The scores of an FPCA provide a useful pointwise representation of the relationships between observations that are curves. Test for robustness of Functional Data Analysis (FDA) is conducted with the following method. First, dive profiles are constructed using the whole set of observations, as described in section 1.2Dive Curve Construction. A reference FPCA is then achieved (see section Principal Component Analysis of Functional Data1.3). Next, successive downsampling steps are performed by randomly removing an increasing number of pairwise observations (t, p), and dive profiles are re-estimated. Going through this process will modify the shape of the estimated dive profiles at each step. Comparing scores of successive FPCAs conducted on modified samples will help in understanding to which extent internal relationships between observations are changed. We place the downsampling step in the worst case to test the robustness of our method. One can also proceed by downsampling on a regular grid, which will lead to similar results.
In the same way, a reference PCA is achieved using the set of discrete descriptors computed on the raw non-normalized dive data: maximum depth, dive duration, bottom time duration, descent and ascent speed and the vertical sinuosity in the bottom phase (as in Hindell et al., 1991; Le Boeuf et al., 1993; Tremblay and Cherel, 2000; Watwood et al., 2006). The discrete descriptors are also computed when downsampling the raw data, and PCAs are achieved to compare the effects of sample modifications. In both cases (FPCA and standard PCA), each raw dive is damaged by removing a proportion of random points ranging from 20 to 90% of the available data.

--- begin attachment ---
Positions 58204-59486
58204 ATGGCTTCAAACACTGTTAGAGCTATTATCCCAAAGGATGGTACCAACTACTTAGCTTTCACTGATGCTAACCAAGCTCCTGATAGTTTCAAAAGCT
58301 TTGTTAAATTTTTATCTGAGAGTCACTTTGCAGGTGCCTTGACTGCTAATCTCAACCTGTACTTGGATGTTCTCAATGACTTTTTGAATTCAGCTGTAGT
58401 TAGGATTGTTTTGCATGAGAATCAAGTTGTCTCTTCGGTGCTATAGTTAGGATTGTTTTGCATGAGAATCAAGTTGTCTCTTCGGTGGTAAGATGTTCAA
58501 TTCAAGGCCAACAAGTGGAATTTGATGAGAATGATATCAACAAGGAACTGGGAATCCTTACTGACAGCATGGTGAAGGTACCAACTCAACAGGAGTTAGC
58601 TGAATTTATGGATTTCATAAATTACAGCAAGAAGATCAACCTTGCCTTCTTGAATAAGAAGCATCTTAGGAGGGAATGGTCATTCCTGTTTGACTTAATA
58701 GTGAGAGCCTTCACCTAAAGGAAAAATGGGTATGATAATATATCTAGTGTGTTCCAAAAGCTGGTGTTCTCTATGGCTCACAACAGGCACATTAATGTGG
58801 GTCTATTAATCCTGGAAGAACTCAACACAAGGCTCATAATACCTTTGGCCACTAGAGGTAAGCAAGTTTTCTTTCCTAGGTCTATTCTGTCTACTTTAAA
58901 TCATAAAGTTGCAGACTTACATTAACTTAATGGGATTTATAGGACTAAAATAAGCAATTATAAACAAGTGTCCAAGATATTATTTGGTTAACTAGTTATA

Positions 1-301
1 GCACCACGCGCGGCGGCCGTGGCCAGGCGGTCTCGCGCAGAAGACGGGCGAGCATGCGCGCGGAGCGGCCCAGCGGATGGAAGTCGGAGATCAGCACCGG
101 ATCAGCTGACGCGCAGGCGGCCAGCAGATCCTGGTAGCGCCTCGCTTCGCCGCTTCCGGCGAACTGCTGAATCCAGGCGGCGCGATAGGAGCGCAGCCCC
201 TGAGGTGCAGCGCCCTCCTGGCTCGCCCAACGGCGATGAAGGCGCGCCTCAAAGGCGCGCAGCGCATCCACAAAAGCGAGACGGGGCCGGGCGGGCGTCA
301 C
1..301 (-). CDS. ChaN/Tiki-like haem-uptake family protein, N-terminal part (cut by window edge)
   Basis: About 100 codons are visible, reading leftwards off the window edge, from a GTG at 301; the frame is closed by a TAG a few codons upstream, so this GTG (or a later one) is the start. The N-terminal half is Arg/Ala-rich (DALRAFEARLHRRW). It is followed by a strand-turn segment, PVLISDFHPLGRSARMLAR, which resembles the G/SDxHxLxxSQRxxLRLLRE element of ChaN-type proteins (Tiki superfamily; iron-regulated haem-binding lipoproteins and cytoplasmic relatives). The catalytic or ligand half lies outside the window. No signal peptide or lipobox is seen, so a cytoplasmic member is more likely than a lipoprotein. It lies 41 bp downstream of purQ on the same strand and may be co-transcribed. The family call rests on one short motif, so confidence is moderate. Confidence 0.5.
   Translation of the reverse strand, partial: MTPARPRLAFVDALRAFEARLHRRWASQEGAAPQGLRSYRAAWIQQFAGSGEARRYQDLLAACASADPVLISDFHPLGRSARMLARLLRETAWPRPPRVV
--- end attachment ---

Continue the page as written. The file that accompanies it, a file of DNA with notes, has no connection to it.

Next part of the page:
One way to measure the deviation from the scores of the successive FPCA (resp. PCA scores) configurations to the scores of the reference FPCA (resp. PCA scores) configuration is to compute a distance between point clouds using the same number of relevant principal components. Because of the properties of any PCA, and thus FPCA, the sign of axes can be different from one FPCA to another. It is not advisable to compare separate FPCA coordinates straightforwardly. An appropriate distance is computed by keeping the reference configuration fixed and matching the others. This technique is termed Procrustes registration in the literature (Krzanowski, 2000). Once the Procrustes registration achieved, Krzanowski distance (Krzanowski, 2000) is computed between the reference FPCA and successive FPCAs on downsampled data using a fixed number of principal components accounting for a given amount of the variability (say 90%). This distance is also computed between the reference PCA on discrete descriptors and successive PCAs on downsampled data using the same number of principal components. Krzanowski distances must be normalized to compare the results obtained with FPCAs to those with PCAs. This normalization is obtained by dividing each FPCA (or PCA) scores by the entire variance of the corresponding point cloud. It reduces the variance (sum of squares of the PCA scores) of each obtained point cloud to the unit value (see Supplementary Material).